Thatcher’s sympathy for Israel especially worried and frightened British officials. When she became party leader in the mid-1970s, she succumbed to pressure and resigned from pro-Israel groups…

The fear was, of course, that Thatcher’s closeness with British Jews might suggest she was a “prisoner of the Zionists”. Charles C. Johnson, writing in December 2011, says that Thatcher reluctantly agreed to quit the Jewish groups she belonged to, but kept her relationships with pro-Israel parliamentarians. “In addition to Nigel Lawson, she appointed Victor Rothschild as her security adviser, Malcolm Rifkind to be secretary of state for Scotland, David Young as minister without portfolio, and Leon Brittan to be trade and industry secretary. David Wolfson, nephew of Sir Isaac Wolfson, President of Great Universal Stores, Europe’s biggest mail-order company, served as Thatcher’s chief of staff. Her policies were powered by two men – Keith Joseph, a member of Parliament many thought would one day be the first prime minister who was a practising Jew, and Alfred Sherman, a former communist turned free-market thinker.”

Joseph and Sherman, with Thatcher, had set up the Centre for Policy Studies in 1974. Joseph wanted to “fundamentally affect a political generation’s way of thinking”.

Thatcher was generally supportive towards Israel but did not trust Menachem Begin and Yitzhak Shamir, whom she recognized for the shameless terrorists they were. In 1986, when Shimon Peres was prime minister, she became the first British premier to visit Israel, although she had previously been twice as a Member of Parliament – presumably on brainwashing trips organized by her party’s Friends of Israel lobby group.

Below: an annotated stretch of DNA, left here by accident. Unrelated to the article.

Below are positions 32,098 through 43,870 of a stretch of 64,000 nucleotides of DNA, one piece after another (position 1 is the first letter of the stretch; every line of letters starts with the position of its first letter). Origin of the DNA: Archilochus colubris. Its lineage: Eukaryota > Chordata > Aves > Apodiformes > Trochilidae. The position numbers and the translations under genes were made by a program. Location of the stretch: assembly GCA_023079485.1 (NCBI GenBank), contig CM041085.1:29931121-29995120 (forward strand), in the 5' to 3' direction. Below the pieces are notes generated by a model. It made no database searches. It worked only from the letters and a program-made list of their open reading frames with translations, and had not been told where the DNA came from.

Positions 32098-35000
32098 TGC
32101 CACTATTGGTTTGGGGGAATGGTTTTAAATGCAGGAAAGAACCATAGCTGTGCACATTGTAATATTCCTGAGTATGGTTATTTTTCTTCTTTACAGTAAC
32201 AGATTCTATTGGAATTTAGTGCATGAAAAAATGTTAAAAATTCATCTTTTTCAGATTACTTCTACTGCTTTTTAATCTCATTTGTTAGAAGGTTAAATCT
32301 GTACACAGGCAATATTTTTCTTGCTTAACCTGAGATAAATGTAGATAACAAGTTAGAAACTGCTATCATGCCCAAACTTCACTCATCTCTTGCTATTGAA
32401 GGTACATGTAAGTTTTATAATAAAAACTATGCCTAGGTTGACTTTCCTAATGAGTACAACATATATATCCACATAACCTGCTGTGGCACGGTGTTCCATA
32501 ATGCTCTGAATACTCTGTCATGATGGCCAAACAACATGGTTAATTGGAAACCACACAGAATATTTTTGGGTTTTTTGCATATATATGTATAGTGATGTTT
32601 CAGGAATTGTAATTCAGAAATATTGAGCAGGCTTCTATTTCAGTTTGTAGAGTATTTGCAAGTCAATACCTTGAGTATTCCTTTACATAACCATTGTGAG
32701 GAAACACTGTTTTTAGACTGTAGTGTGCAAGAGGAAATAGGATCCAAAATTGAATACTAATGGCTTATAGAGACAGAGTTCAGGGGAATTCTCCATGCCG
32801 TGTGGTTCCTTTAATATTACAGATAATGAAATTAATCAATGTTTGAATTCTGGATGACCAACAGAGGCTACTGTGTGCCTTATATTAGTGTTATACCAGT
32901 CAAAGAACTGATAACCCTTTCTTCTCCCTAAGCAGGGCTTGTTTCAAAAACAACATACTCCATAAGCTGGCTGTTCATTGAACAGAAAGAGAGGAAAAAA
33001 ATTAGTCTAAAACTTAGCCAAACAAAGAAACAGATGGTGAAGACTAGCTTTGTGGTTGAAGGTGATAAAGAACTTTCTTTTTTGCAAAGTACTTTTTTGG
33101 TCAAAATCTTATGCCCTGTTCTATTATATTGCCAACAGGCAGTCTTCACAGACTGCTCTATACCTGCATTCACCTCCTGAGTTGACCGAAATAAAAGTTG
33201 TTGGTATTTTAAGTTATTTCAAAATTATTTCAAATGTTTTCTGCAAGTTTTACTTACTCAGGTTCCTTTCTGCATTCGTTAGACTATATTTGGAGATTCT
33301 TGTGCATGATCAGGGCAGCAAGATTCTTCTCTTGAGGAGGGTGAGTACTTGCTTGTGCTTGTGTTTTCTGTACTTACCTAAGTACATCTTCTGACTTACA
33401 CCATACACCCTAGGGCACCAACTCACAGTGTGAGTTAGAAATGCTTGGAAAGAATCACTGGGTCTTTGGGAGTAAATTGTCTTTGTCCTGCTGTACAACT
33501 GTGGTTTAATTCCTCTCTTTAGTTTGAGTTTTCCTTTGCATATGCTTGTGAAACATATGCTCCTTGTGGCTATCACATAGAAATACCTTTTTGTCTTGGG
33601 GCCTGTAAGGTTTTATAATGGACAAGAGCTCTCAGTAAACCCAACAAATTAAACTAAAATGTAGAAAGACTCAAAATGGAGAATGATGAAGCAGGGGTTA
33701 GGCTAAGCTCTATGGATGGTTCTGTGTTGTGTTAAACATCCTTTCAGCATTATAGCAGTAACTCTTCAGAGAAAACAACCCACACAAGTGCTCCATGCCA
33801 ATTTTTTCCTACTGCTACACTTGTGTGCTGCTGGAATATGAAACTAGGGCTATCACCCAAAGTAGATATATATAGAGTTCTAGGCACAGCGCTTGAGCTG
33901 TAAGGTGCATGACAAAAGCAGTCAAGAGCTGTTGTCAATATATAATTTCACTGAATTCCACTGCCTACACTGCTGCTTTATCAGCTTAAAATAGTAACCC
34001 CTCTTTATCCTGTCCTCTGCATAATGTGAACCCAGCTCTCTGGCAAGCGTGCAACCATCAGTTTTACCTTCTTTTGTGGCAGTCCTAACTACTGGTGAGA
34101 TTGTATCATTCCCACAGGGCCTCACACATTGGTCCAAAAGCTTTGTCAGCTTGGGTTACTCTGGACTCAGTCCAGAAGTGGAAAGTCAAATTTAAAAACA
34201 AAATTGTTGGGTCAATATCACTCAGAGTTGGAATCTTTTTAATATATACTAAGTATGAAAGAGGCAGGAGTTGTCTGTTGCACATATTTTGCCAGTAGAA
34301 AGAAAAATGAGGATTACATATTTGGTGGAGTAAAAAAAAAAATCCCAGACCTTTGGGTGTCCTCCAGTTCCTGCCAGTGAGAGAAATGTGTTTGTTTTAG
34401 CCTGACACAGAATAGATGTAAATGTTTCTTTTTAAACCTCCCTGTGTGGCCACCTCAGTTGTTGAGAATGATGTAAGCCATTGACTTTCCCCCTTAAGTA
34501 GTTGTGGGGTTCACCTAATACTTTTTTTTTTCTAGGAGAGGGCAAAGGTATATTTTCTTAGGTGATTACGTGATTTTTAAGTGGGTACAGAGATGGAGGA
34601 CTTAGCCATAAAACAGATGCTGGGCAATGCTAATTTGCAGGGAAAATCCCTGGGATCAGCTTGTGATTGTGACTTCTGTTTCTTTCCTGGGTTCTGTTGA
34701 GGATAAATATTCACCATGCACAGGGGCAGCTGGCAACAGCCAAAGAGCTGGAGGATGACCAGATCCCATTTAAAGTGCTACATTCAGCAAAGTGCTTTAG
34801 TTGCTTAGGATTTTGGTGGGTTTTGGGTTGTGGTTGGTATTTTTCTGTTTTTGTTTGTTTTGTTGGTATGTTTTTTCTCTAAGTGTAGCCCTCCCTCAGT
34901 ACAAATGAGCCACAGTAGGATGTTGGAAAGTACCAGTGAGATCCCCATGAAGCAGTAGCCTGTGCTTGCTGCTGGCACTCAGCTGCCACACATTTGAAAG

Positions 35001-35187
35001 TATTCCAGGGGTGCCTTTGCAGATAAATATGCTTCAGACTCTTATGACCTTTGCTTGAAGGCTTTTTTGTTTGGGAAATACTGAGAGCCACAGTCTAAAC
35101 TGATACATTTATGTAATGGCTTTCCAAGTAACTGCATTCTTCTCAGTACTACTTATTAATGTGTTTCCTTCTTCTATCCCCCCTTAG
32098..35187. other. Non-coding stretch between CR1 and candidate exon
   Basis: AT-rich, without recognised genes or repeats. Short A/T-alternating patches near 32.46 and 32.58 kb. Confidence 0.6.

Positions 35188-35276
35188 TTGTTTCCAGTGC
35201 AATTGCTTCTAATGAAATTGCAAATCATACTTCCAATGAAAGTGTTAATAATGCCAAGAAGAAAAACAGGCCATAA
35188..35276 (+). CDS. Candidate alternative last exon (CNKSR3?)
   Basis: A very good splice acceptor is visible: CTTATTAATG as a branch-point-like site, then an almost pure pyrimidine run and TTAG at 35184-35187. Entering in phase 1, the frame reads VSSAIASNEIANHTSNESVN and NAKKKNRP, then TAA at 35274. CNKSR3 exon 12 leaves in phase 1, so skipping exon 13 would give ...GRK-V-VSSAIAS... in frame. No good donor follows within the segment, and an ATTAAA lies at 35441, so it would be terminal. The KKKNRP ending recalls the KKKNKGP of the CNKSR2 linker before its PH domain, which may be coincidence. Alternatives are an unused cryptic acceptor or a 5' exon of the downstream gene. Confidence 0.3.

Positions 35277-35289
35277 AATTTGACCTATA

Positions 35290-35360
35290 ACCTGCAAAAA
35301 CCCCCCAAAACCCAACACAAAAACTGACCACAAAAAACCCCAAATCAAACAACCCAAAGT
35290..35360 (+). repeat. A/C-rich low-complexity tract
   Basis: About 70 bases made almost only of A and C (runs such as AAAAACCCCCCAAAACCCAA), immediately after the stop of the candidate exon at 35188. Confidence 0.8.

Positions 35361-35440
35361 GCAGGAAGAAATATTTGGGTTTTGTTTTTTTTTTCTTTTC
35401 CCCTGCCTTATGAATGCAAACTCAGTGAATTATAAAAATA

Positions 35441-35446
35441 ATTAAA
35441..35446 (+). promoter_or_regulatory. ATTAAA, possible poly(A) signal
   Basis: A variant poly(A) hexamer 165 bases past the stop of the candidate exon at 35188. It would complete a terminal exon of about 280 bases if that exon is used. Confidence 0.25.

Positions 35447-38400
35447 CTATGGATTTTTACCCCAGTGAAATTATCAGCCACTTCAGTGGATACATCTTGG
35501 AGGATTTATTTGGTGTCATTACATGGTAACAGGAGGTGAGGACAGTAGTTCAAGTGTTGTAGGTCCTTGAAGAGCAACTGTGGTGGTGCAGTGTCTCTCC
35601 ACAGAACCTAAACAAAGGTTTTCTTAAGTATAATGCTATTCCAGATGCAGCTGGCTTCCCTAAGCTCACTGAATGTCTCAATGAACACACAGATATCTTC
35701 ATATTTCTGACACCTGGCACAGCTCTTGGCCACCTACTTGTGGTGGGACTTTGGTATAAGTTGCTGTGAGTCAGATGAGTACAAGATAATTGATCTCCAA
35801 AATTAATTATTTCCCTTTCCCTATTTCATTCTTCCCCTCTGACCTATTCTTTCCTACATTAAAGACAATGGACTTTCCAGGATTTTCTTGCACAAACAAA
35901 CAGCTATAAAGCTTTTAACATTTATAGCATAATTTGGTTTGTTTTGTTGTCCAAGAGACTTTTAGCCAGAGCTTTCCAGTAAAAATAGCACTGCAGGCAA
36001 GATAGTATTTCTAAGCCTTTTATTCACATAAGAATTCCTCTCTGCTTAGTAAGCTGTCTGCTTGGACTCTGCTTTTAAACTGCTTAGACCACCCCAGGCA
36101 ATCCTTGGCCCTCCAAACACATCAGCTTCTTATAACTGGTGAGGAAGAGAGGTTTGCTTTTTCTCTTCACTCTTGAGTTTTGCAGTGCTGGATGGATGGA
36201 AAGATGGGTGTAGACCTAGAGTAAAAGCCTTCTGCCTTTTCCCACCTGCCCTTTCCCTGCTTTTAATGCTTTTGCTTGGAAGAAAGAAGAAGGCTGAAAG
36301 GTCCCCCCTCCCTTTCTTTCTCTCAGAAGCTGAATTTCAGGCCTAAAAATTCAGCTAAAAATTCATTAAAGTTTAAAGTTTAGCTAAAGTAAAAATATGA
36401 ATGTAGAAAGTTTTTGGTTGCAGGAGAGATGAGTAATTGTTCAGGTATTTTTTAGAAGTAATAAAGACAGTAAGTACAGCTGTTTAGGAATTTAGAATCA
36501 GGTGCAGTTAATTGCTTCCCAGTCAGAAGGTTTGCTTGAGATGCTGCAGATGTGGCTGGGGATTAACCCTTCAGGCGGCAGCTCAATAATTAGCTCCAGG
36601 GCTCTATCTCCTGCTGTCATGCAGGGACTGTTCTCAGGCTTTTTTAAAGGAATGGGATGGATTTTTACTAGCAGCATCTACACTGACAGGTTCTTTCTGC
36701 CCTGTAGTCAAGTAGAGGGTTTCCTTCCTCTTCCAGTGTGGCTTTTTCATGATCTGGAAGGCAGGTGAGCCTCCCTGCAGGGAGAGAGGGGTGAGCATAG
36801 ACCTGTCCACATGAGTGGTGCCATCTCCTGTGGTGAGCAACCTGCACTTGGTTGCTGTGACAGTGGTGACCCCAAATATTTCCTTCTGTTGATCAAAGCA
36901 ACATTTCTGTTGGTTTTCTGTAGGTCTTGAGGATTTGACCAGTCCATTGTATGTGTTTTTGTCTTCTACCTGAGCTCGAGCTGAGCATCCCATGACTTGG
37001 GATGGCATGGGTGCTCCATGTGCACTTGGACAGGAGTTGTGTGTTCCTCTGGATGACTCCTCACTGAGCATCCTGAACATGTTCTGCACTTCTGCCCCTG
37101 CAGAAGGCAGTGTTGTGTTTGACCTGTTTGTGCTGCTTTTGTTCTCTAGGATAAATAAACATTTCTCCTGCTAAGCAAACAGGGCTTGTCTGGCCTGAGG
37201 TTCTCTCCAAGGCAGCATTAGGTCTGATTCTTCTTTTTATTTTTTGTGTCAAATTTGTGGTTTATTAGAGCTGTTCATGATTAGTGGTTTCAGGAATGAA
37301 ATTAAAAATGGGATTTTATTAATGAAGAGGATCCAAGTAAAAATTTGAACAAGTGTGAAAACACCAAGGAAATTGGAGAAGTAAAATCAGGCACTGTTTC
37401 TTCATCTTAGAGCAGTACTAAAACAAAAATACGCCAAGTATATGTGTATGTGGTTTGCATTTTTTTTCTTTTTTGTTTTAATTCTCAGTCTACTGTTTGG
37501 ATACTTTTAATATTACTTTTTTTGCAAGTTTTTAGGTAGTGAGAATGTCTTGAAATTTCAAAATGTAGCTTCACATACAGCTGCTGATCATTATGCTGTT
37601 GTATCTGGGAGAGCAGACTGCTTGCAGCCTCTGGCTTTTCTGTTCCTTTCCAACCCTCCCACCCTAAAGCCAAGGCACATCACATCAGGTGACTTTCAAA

The floodgates opened for Zionist sympathizers or worse, such as Jack Straw, David Miliband and William Hague, to subsequently take up the crucial post of foreign secretary and make a toxic hash of our relations abroad.

During that landmark visit in 1986, reports the Israeli newspaper Haaretz, she was asked why Queen Elizabeth had never found the time to tour the Holy Land. Thatcher replied: “But I’m here.” And she didn’t seem to mind staying in the King David Hotel, the former British Army headquarters which was blown up by Jewish terrorists in 1946, killing 91 soldiers and civilians.

Nevertheless she was occasionally critical and, for example, condemned Israel’s bombing of Osirak, Saddam Hussein’s nuclear reactor, in 1981. It represented a grave breach of international law, she told the Jewish Chronicle. Bombing another country like that could lead to “international anarchy”.

All the same, under Thatcher’s eleven-and-a-half year watch important taboos were broken and Jews were appointed to such top offices of state as chancellor of the exchequer and secretary for defence, foreign and home affairs. The floodgates opened for Zionist sympathizers or worse, such as Jack Straw, David Miliband and William Hague, to subsequently take up the crucial post of foreign secretary and make a toxic hash of our relations abroad.

At home Thatcher left a wide trail of social and industrial wreckage, sweeping away key industries and relying on the froth and fizz and corruption of a financial services boom. She all but switched off our engine of real wealth – manufacturing – making the prospect of real recovery a very distant one.

Those who’ll mourn for Thatcher most will be the Old Etonians and other products of our public schools who make up our ruling “elite” and whose tender upbringing fixated on Matron rather than the Laws of Cricket.